"It economically benefits me" is a "good" reason for slavery? Would we analyze it the same for hired assassin for gang? The latter kills less people. Is "good" in your meaning "egoistical"?

I don't see much space for nuance here and can imagine just about million topics with true moral grey in them.


The drama of the Internet is that it has promoted the village idiot to the bearer of truth

- Umberto Eco, on Social Media


To trust information given by someone I trust is probably in my hard wiring. I don't feel dumber because I reacted to shared information. However, more than ever, I try to question the validity of the content and won't go beyond a sensational title if the source is questionable. I used to trust content, but now I take deliberate, mindful steps to question it. At the least, social media has become more exhausting because of this.

If I could wave a magic wand, I would introduce friction to sharing media. It is far too easy to share false information. Further, information that bubbles to the top is rife with bias and fortifies a bubble.

Ideas worth experimenting:

1. Make the decision to share more salient. Prompt the sharer with a question that forces a moment of reflection. For instance, "if we replaced the author's name with your own and your reputation were at risk, would you share this?".

2. Replace the crude upvote/downvote mechanism with something more nuanced. Separate upvotes from downvotes. Prompt the voter with a list of reasons why he/she voted accordingly. Make voting history public.


> If I could wave a magic wand, I would introduce friction to sharing media

Even better, suffuse everyone with that great skepticism you speak of. Unfortunately, your suggestions are infinitely more practical.


Unfortunately, those suggestions are just as impractical, because maximally incontinent sharing is maximally remunerative to a platform which monetizes user engagement.


Yes, they are impractical for those platforms that monetize maximal engagement.


I just did what I wanted to do since a very long time: deleted my Facebook company page and my personal profile and added all the facebook domains to my /etc/hosts sinkhole[¹]

I can finally breathe again.

[¹] https://github.com/jmdugan/blocklists/blob/master/corporatio...


No, you're already dumb and social media is just bringing it out.


We are getting dumber. Social media is simply a mirror.


I’m pretty sure it’s just revealing the dumb, at scale.


It just make it is easier for extremists of all sides to find each other and build echo chambers to strengthen their ideas.

Now this article is a bit hypocritical as every journalist and news media out there is also on social media and use it as a communication and advertisement channel, just like like everyone else. NYT and co love Facebook and Twitter when it helps them bring in paid customers.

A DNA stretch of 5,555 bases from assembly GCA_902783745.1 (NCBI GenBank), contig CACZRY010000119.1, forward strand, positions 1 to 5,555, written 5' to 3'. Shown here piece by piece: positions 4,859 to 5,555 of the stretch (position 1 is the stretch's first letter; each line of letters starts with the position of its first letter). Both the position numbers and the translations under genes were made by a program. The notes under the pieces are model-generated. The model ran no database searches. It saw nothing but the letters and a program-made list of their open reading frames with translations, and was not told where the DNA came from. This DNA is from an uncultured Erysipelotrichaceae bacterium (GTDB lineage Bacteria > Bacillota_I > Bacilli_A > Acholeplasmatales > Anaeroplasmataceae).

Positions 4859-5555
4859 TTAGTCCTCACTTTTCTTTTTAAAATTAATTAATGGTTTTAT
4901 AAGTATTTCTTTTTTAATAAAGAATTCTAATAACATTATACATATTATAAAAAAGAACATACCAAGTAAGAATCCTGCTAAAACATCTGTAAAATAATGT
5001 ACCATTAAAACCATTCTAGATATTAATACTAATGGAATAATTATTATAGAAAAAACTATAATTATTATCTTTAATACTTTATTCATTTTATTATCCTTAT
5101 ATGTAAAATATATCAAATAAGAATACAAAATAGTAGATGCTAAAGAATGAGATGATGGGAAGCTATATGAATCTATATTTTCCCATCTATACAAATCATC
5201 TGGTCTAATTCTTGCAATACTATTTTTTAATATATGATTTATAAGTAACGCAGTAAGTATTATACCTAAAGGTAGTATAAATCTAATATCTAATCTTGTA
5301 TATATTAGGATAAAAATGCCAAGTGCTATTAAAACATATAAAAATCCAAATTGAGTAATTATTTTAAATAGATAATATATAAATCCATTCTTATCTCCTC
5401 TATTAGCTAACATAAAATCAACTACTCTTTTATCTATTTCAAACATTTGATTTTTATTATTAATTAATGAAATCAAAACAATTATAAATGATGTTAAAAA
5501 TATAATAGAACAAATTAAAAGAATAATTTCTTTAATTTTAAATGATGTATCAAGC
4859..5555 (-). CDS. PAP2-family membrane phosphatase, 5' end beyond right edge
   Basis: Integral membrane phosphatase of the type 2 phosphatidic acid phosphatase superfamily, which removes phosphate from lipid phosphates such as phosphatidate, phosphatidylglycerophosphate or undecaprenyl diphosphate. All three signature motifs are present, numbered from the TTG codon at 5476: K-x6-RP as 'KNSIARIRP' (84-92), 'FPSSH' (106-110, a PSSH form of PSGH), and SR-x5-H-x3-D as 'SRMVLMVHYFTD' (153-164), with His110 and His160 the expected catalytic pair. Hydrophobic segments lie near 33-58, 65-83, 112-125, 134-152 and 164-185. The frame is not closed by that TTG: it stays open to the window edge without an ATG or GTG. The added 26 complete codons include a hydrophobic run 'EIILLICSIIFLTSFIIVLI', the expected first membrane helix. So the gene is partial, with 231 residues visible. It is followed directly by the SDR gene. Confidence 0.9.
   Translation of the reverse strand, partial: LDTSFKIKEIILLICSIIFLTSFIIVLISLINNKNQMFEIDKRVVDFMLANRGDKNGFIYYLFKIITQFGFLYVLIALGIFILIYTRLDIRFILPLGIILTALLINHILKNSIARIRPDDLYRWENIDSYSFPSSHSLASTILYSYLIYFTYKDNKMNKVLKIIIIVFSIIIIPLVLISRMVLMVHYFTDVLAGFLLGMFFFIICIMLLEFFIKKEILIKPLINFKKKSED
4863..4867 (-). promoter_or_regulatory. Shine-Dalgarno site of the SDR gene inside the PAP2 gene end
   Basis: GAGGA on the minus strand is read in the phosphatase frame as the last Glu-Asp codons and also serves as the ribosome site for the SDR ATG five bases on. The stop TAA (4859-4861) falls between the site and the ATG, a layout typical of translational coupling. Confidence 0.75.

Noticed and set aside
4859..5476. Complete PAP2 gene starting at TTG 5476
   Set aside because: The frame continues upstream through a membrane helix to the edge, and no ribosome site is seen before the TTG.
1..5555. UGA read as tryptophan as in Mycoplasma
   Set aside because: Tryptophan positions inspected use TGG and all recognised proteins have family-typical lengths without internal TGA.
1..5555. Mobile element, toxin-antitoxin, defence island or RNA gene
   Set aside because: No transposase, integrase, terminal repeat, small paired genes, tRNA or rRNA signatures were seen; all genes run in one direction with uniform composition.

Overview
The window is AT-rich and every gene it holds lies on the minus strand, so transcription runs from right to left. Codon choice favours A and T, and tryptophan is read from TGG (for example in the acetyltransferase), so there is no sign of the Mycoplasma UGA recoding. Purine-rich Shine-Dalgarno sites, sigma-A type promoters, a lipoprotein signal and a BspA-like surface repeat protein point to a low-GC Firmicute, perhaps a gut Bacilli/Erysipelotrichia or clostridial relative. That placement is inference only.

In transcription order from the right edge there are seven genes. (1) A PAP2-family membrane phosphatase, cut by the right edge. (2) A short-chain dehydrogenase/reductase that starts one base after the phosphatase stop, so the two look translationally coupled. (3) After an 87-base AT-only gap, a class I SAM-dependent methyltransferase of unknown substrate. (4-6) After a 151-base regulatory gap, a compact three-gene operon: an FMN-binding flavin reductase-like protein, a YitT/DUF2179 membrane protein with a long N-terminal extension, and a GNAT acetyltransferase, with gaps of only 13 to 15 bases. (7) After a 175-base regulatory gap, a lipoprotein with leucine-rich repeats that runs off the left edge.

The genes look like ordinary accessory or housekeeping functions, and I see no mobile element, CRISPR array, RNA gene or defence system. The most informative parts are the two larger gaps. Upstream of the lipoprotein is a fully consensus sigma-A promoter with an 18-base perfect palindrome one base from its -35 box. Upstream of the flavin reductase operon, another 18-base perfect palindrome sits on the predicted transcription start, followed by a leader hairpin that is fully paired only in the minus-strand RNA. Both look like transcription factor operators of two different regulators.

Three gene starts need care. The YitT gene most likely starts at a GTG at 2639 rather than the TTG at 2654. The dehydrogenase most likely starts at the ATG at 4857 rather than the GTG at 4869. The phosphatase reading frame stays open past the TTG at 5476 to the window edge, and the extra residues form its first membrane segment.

It is also spreading the dumb much faster. Used to be everyone would have dumb ideas but they would be different ideas. Now the dumb ideas converge really fast around the latest global outrage.

A single widespread dumb idea is more dangerous to democracy than a million dumber localized ideas.


The other day I started reading a book and fell asleep almost instantly because it was so boring.

So instead I started listening to a lecture on YouTube and I fell asleep almost instantly.

So then after that I opened that Instagram explore page and was engaged for hours.

Social media is definitely making us dumber. It's 15-60-second hits of all the good parts of everything and that's it.

No context, no substance, just the good stuff.


I think that using an example of people misinterpreting and then spreading something without having familiarized themselves with the original sources to claim that social media makes us dumber is pretty dumb.


>That’s because the pernicious social dynamics of these online spaces hammer home the idea that anyone who disagrees with you on any controversial subject, even a little bit, is incorrigibly dumb or evil or suspect.

I see some merits in this article and I agree with certain parts up to a certain point, but the portion I quoted above is actually more troubling to me. There are lots of people who refuse to believe basic, empirically-proven concepts about the world and social media is merely revealing the ignorance of those people. Celebrating it or saying that everyone has a valid opinion (despite that opinion being based on something false) is even more harmful than the conflict spurred by disagreement, in my opinion.


Anti-vaxers are a bugaboo here. When PZ Myers mistakes Steven Pinker for a fascist because no one has the interest or the attention span to grasp an argument that takes eight minutes to make, we have a real problem.


So the singularity is approaching even faster!


Why doesn't the opinion piece link to the youtube video it talks about?


Does anyone have a twitter timeline archiving tool? I get some major FoMO when it comes to not checking twitter.


There are a bunch of twitter to RSS tools. Here’s one I played around with a while ago, https://twitrss.me/

I actually prefer reading twitter via rss. There’s no missing out, and you can organize by topics, user groups, stuff like that.


Thanks for the help!


Selection bias? ;-)


surely, "Social Media Are Making Us Dumber"

[tongue firmly in cheek]


NYT requires a digital subscription.



...while Twitter and Facebook are free.


... and none of them are good.


And they require almost all articles to be posted on HN. I have a feeling majority of their (click) traffic comes from HN.

It would be nice of there was a limit on how many articles from same domain can be posted on HN. Nytimes articles in my humble opinion are listed here too often. Or a rule that you cannot post paywalled content. It's becoming quite frustrating when you click a nytimes link.


Maybe we need a browser extension to show $ sign next to digital subscription links.